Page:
How to become an Health Service Manager. Read through our comprehensive job guide to learn more about this career.
What does an Health Service Manager do?
Health service managers are responsible for making sure a hospital, or other health organisation, runs efficiently and effectively. Their aim is to provide patients and other users with the best possible service, given the available facilities, finance and staff.
As a health service manager, your duties could include:
- supervising staff and taking responsibility for the work they do
- dealing with day-to-day operational matters
- using statistical information to monitor performance and help with long term planning
- setting and maintaining budgets
- creating and carrying out the company objectives
- implementing the policies of the board, making sure government guidelines are followed
- working with clinical staff and other professionals
- managing contracts.
Your role could range from chief executive of a large hospital to manager of a GP surgery. You could also be a manager within the ambulance service, community health service (Primary Care Trust) or a strategic health authority (local NHS headquarters, monitoring service and performance of local NHS Trusts).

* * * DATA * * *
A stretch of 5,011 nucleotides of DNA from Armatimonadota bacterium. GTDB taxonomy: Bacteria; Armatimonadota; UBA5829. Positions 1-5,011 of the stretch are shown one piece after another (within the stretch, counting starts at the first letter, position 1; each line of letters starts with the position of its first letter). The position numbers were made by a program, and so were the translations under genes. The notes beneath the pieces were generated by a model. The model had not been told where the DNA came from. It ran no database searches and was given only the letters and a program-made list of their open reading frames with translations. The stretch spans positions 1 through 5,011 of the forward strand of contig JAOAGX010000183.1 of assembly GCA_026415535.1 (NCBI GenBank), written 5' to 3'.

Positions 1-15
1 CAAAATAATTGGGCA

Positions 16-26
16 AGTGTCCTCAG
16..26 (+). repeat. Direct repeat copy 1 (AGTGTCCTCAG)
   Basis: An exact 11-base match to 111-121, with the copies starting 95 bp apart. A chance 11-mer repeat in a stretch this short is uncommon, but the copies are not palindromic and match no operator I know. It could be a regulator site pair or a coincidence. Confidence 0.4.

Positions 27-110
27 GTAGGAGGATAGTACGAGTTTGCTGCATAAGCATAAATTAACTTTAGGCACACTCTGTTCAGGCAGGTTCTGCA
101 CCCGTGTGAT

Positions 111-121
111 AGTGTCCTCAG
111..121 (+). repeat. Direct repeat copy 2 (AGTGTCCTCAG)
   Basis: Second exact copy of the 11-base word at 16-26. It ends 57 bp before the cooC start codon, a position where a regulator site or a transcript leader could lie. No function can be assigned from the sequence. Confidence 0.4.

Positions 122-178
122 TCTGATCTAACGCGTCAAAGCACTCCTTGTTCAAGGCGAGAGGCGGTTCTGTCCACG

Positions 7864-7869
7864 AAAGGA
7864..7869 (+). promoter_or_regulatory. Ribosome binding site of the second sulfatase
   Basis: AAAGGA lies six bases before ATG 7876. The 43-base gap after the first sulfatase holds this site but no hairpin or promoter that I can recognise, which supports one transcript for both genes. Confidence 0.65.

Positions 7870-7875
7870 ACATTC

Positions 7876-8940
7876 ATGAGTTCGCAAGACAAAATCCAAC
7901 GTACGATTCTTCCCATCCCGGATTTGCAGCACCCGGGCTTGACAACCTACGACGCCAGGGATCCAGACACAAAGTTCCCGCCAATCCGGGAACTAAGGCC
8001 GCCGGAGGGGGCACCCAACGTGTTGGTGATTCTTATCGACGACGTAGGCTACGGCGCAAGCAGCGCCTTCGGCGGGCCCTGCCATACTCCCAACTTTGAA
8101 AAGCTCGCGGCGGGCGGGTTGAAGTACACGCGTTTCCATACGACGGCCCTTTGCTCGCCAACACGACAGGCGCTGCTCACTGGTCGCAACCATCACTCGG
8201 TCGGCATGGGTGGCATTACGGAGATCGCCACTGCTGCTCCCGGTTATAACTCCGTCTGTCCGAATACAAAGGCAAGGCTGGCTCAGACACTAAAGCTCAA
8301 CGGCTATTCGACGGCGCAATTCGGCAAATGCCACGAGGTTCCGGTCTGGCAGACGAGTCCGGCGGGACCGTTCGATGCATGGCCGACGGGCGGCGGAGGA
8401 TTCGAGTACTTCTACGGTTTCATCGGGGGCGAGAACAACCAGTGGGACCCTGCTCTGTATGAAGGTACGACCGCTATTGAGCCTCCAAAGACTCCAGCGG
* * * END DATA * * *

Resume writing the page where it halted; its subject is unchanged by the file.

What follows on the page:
Alternatively, you could specialise in an area such as personnel and finance, or clinical, therapeutic or technical support.
You would usually work around 37 hours a week, however, at times you may need to work longer hours to meet deadlines. Job share arrangements are sometimes available.
If you work in a hospital with a 24-hour service, you may need to work a shift system or an on-call, out-of-hours rota to cover emergencies.
You will be based mainly in an office, with some occasional travel for meetings, training courses and conferences.
How much does an Health Service Manager earn?
Salary and pay information:
- On completion of a graduate scheme, you can earn between £30,000 to £41,000 a year.
- Directors and chief executives can earn between £97,000 and £104,000.
Figures are intended as a guideline only.